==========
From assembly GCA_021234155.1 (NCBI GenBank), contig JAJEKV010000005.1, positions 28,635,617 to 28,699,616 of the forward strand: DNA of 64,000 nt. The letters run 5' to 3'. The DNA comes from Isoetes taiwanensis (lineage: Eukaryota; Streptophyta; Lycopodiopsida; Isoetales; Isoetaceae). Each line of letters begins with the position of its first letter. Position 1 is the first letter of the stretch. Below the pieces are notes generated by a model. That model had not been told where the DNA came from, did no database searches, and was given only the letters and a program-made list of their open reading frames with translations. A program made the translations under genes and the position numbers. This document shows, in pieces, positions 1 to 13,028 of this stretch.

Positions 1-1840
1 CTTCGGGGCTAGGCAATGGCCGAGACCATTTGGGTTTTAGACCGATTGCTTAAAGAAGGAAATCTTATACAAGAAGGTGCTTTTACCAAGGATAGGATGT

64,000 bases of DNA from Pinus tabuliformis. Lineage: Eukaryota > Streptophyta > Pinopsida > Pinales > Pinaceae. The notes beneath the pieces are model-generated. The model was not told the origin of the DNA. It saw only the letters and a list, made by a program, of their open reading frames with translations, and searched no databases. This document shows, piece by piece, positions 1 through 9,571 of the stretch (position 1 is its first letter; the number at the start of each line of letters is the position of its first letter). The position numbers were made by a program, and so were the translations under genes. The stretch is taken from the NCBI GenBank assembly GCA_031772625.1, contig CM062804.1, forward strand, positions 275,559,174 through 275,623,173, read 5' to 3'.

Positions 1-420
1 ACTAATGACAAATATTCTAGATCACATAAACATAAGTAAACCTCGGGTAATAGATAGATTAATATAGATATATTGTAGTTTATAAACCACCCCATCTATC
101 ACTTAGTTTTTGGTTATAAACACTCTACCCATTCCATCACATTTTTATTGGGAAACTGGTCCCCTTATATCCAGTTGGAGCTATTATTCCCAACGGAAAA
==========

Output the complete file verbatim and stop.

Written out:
From assembly GCA_021234155.1 (NCBI GenBank), contig JAJEKV010000005.1, positions 28,635,617 to 28,699,616 of the forward strand: DNA of 64,000 nt. The letters run 5' to 3'. The DNA comes from Isoetes taiwanensis (lineage: Eukaryota; Streptophyta; Lycopodiopsida; Isoetales; Isoetaceae). Each line of letters begins with the position of its first letter. Position 1 is the first letter of the stretch. Below the pieces are notes generated by a model. That model had not been told where the DNA came from, did no database searches, and was given only the letters and a program-made list of their open reading frames with translations. A program made the translations under genes and the position numbers. This document shows, in pieces, positions 1 to 13,028 of this stretch.

Positions 1-1840
1 CTTCGGGGCTAGGCAATGGCCGAGACCATTTGGGTTTTAGACCGATTGCTTAAAGAAGGAAATCTTATACAAGAAGGTGCTTTTACCAAGGATAGGATGT

64,000 bases of DNA from Pinus tabuliformis. Lineage: Eukaryota > Streptophyta > Pinopsida > Pinales > Pinaceae. The notes beneath the pieces are model-generated. The model was not told the origin of the DNA. It saw only the letters and a list, made by a program, of their open reading frames with translations, and searched no databases. This document shows, piece by piece, positions 1 through 9,571 of the stretch (position 1 is its first letter; the number at the start of each line of letters is the position of its first letter). The position numbers were made by a program, and so were the translations under genes. The stretch is taken from the NCBI GenBank assembly GCA_031772625.1, contig CM062804.1, forward strand, positions 275,559,174 through 275,623,173, read 5' to 3'.

Positions 1-420
1 ACTAATGACAAATATTCTAGATCACATAAACATAAGTAAACCTCGGGTAATAGATAGATTAATATAGATATATTGTAGTTTATAAACCACCCCATCTATC
101 ACTTAGTTTTTGGTTATAAACACTCTACCCATTCCATCACATTTTTATTGGGAAACTGGTCCCCTTATATCCAGTTGGAGCTATTATTCCCAACGGAAAA